Are you having a gold-themed wedding? What are your favorite gilded elements? Let us know in the comments below!
Welcome to Selfmade Finance School, our new money series with Block Advisors to help small business owners with their tax, bookkeeping, and payroll needs year-round. This week, we explore the tax implications of bringing family members into your business.
The question for today is this: Does hiring your family members make sense for your business? Let me be clear. This is not a piece about whether hiring your family members makes sense for your relationships with those family members. As someone who is part of a family business, I could fill up a lot more than 600 words on my opinions about that. For today's purposes, we focus on whether it makes sense from an overall "good business and tax implication" perspective. As it turns out, there is a decent amount of tax nuance when it comes to employing your family. Let's break it down based on relationship to the employee:
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Spouses Who Are In Business Together
Personally, if I had to be in business with my husband, it would not go well. However, many couples build viable, strong businesses together and I say, good for them! Depending on how you have your business entity structured, it will make a big difference on the tax treatment of you and your spouse working as partners. Because a business jointly owned and operated by a married couple is generally treated as a partnership for Federal tax purposes, the spouses must comply with filing and record keeping requirements imposed on partnerships and their partners. The election to file two Schedule C (Form 1040) forms, (one for each spouse) permits certain married co-owners to avoid filing partnership returns, provided that each spouse separately reports a share of all the businesses' items of income, gain, loss, deduction, and credit. Under the election, both spouses will be subject to self-employment tax and on net earnings from self-employment and receive credit for Social Security earnings.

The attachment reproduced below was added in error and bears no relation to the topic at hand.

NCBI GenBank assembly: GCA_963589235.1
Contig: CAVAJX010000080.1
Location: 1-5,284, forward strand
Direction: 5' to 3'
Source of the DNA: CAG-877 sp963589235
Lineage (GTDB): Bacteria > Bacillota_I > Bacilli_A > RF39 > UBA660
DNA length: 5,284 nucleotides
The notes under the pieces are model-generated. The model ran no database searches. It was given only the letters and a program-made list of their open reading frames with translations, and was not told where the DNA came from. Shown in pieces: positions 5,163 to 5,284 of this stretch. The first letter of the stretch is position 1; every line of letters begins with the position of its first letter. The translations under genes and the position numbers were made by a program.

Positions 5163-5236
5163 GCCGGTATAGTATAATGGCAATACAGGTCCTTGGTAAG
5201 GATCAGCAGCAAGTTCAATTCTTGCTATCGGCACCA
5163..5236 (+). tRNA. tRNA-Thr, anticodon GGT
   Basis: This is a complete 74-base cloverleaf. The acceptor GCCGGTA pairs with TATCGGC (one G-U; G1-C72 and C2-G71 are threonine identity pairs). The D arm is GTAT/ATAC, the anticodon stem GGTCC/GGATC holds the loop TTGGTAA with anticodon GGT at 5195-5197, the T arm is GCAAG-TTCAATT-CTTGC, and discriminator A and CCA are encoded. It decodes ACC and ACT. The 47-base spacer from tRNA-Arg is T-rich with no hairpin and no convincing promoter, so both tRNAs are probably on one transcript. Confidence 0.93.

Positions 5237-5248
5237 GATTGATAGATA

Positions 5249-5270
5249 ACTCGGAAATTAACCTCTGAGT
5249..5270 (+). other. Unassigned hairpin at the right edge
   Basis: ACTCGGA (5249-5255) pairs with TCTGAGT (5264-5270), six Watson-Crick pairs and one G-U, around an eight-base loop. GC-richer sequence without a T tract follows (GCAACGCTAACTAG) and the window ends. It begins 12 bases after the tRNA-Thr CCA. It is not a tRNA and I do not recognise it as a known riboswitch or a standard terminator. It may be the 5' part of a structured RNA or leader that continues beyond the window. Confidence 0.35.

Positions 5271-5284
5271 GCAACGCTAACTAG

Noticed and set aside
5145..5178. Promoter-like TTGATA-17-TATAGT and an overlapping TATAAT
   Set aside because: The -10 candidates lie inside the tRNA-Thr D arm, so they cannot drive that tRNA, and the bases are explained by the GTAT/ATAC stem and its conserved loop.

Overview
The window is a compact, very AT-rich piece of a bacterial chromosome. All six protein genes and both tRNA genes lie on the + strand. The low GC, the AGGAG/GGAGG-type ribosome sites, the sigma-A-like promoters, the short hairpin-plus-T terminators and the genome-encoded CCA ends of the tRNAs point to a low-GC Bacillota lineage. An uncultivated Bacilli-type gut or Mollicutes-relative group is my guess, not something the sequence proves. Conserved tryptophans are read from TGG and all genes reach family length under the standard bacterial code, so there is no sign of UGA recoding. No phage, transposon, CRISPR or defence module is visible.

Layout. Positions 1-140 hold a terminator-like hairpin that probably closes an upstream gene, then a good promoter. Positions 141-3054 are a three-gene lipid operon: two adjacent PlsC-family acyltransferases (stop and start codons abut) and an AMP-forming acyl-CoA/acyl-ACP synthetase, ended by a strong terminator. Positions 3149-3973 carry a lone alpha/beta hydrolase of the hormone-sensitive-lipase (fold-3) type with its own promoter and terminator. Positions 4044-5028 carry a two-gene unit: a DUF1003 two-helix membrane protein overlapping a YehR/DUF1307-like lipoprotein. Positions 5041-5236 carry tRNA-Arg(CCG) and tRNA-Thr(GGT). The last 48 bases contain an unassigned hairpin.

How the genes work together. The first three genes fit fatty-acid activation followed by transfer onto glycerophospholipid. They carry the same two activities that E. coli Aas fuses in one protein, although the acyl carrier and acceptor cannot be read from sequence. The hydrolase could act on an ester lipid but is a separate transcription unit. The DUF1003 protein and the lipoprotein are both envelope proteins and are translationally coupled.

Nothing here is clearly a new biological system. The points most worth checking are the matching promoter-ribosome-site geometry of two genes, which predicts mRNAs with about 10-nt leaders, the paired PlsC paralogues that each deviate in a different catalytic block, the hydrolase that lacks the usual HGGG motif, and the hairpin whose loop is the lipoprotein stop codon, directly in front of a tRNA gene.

One Spouse Employs Another
If you have a dynamic where your spouse is an employee of your business, then your spouse's wages are subject to income tax withholding, Social Security and Medicare taxes. If you are self-employed (not a corporation or a partnership), your spouse's pay does not have to be included in your federal unemployment tax account (FUTA) contributions and payments. However, if your business is a corporation or a partnership you must include that spouse's pay in your unemployment tax contribution calculation.
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You Employ Your Child
First, let's be clear. I work in my family business, but I am an adult, so I am treated just like a normal employee. However, if you, for example, run a family restaurant and want to hire your children under 18 to work for you, there are some tax benefits. But first, you should check with your state for rules on how many hours minors can work (in non-agricultural jobs) and reference the Fair Labor Standards Act for information on limitations on the kinds of work children can perform.
"This is an often overlooked or under-utilized strategy. Paying your children for true services they provide in your business can be a powerful tax-saving tool," says Cathi Reed, Block Advisors Regional Director. "If you are a sole-proprietorship or single member LLC, and the child is less than 18 years of age, the business is not required to withhold FICA or payroll taxes. The child can use his or her standard deduction against income you pay."
You Hire Your Parent
Oh dear. If you are brave enough to do this, know that you will need to pay Social Security and Medicare taxes on your parent's wages and make the appropriate withholdings, but you don't have to pay unemployment taxes. Now all you have to do is convince your parent that you are the boss. Have fun with that!
Is Hiring Family Members Worth It For The Tax Benefits?
"There are some positive tax advantages to hiring family members. It's important to treat a family member like any other employee. Hiring your children can result in substantial savings for businesses. Make sure your child has real, age-appropriate work to do and a reasonable pay rate, comparable to other employees. Consult with a Block Advisors small business certified tax pro to ensure that you are complying with all requirements," advises Reed. "Block Advisors, a team within H&R Block, is dedicated to meeting the tax, bookkeeping and payroll needs of small business owners year-round. To start working with the tax experts at Block Advisors, visit blockadvisors.com."
In my opinion, you should not hire a family member solely because of the tax benefits. You should always hire based on whether that person is right for the job and keep in mind how this hire could materially impact your relationship with that person and others in your family. Finally, as I mentioned, make sure you have a tax professional on your team when making these determinations. As you can see, things can get a little tricky!
*All details were sourced from IRS.gov and blockadvisors.com